On the flip side, to provide some relief to solar manufacturers’ 70 percent safeguard duty had also been proposed by the Office of the Directorate General of Safeguards in January, on the separate petition filed by the manufacturers, on imports of solar cells for 200 days term period corresponding to the probe. However, a writ petition was filed in the Madras High Court against the levy of 70 percent safeguard duty by a domestic project developer, which later on was dismissed by the Court.
Moreover, the Madras High Court’s decision had paved the way for the levy of safeguard duty on solar imports. Now, in a next step, the Directorate General of Safeguards will resume its investigation and likely to complete it by August, 2018.
Post completion of probe, the DG Safeguard Office will send its report to the Ministry of Commerce, and then the ball will be in the Ministry’s court to levy or not to levy 70 percent duty for 200 days on solar imports recommended in the preliminary finding.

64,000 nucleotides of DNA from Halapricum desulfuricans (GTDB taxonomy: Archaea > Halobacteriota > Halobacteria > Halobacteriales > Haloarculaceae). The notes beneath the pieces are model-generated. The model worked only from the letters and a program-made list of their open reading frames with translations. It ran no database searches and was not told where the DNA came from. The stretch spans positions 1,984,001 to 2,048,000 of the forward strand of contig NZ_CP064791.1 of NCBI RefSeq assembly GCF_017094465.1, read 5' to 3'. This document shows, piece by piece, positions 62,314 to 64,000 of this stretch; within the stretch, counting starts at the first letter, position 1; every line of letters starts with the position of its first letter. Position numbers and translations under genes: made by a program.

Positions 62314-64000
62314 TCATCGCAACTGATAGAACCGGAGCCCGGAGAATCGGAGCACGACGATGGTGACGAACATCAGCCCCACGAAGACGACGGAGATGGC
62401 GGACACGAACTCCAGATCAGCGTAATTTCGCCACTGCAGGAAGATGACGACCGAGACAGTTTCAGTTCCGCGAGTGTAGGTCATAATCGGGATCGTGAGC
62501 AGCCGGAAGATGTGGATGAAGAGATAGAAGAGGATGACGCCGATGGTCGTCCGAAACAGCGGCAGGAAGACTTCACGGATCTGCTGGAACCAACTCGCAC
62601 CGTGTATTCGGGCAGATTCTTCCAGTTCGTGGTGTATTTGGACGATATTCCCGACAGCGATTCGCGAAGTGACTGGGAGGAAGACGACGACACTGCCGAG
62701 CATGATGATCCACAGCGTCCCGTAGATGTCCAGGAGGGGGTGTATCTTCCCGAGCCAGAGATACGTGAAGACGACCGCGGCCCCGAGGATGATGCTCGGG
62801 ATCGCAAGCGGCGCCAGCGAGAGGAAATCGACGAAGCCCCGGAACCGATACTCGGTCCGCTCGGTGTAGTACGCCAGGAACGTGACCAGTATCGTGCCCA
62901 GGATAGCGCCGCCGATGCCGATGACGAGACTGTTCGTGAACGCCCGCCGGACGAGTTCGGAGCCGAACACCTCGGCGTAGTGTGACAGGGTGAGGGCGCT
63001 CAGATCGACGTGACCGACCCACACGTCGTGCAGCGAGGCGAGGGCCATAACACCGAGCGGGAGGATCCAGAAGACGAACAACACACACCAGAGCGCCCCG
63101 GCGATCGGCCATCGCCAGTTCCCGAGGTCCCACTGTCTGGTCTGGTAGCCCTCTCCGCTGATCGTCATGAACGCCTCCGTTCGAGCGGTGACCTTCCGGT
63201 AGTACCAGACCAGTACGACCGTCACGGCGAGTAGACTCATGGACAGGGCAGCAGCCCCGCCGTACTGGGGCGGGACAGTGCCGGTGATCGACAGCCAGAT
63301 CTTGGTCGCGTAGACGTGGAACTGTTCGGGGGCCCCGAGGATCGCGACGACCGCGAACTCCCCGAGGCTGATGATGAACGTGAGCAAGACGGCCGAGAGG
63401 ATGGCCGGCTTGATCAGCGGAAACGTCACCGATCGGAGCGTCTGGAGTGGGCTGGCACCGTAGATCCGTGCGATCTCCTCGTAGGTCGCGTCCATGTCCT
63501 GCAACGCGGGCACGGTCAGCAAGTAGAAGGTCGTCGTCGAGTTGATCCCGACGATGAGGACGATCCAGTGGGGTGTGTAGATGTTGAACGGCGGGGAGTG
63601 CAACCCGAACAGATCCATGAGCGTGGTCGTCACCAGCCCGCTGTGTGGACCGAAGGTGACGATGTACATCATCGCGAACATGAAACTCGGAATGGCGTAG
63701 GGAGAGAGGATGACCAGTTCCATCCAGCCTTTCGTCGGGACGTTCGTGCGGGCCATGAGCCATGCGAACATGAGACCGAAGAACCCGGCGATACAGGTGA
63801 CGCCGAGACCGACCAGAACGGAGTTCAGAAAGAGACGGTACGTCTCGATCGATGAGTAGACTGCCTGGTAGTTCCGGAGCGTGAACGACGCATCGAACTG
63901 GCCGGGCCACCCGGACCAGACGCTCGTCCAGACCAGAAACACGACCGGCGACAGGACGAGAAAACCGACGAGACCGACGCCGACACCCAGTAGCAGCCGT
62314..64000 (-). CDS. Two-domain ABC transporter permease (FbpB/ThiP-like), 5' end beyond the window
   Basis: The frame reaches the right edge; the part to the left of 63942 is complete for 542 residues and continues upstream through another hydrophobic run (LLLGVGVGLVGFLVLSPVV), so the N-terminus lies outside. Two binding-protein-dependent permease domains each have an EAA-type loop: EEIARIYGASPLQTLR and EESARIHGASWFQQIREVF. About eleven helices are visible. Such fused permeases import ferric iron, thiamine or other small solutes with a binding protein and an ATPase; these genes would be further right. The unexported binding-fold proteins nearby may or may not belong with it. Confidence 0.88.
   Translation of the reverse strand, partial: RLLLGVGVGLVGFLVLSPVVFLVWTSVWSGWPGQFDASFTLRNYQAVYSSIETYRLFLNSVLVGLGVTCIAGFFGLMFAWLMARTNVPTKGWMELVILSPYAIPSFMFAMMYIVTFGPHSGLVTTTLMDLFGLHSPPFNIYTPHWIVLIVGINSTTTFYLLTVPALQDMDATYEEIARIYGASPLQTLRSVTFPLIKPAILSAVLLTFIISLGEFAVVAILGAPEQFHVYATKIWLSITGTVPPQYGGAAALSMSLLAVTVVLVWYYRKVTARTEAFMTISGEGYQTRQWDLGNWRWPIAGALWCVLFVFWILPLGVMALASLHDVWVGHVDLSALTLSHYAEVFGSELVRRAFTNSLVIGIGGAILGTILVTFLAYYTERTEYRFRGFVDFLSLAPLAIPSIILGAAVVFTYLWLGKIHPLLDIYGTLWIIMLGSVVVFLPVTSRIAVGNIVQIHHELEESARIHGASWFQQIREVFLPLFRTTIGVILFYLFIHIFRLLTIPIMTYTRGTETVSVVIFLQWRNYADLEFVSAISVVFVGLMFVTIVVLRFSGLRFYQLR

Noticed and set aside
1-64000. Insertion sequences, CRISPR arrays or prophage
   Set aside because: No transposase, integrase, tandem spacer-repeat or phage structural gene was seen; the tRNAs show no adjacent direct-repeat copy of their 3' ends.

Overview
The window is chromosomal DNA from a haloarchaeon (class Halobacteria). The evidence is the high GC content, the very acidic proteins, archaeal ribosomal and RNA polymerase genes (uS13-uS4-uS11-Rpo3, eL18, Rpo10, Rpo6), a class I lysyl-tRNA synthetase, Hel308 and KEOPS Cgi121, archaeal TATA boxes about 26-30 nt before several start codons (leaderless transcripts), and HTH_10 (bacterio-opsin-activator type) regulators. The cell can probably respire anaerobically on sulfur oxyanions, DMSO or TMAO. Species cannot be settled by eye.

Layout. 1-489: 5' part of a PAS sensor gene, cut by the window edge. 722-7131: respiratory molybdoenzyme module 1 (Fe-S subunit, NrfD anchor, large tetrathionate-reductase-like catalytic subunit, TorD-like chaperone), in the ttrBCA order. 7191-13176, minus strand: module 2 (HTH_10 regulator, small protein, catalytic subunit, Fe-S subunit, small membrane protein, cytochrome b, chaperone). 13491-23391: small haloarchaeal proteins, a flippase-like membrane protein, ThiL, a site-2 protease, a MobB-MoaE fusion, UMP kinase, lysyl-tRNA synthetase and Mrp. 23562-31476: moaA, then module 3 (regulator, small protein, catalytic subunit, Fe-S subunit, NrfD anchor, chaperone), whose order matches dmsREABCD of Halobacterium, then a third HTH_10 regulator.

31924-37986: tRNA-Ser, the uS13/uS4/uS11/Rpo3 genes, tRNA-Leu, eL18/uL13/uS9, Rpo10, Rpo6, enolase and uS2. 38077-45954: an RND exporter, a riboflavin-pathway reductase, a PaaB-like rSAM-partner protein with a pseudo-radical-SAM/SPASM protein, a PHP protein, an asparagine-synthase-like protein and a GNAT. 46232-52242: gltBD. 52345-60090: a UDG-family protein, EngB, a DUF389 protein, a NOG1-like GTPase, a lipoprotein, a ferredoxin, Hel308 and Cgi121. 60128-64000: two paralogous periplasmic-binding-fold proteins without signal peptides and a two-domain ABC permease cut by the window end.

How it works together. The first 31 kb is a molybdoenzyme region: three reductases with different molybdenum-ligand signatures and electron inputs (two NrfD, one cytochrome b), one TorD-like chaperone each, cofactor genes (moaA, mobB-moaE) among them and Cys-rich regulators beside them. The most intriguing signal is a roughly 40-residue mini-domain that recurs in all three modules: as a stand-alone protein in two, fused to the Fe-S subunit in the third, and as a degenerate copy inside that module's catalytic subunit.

Later on, whatever will be the outcomes of both the probes! But this state of uncertainty created a chaos among the solar industry.
In my journey of exploring about this serious current issue of anti-dumping and safeguard duty, a few among the well-known veterans from Indian solar manufacturing industry, Rajendra Parakh, Chief Financial Officer, Vikram Solar; Bharat Bhut, Director, Goldi Green; and Neelesh Garg, Director, Saatvik Green Energy, discuss about their expectations as well as the concerns they hope will be addressed.*
In the absence of anti-dumping and safeguard duty on solar equipments, what are the issues or challenges Indian solar equipment makers are dealing with?
India implemented GST on 1st July, 2017 while it is a major reform, it caused some negative exte rnalities for solar sector. Solar modules are classified under 5% tax bracket under GST but many equipment’s in balance of system are classified under higher tax rate.